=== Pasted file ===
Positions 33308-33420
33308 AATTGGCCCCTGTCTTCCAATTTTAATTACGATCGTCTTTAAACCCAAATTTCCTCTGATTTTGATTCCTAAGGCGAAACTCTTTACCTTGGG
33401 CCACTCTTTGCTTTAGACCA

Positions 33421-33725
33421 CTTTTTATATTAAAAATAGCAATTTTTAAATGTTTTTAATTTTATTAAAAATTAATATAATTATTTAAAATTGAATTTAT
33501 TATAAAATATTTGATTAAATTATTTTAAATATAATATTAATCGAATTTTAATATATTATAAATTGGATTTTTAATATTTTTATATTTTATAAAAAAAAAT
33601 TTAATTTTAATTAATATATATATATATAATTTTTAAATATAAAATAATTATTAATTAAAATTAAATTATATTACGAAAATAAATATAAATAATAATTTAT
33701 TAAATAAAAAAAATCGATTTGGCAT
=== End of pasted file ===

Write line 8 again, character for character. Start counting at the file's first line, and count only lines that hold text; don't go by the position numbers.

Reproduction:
33701 TAAATAAAAAAAATCGATTTGGCAT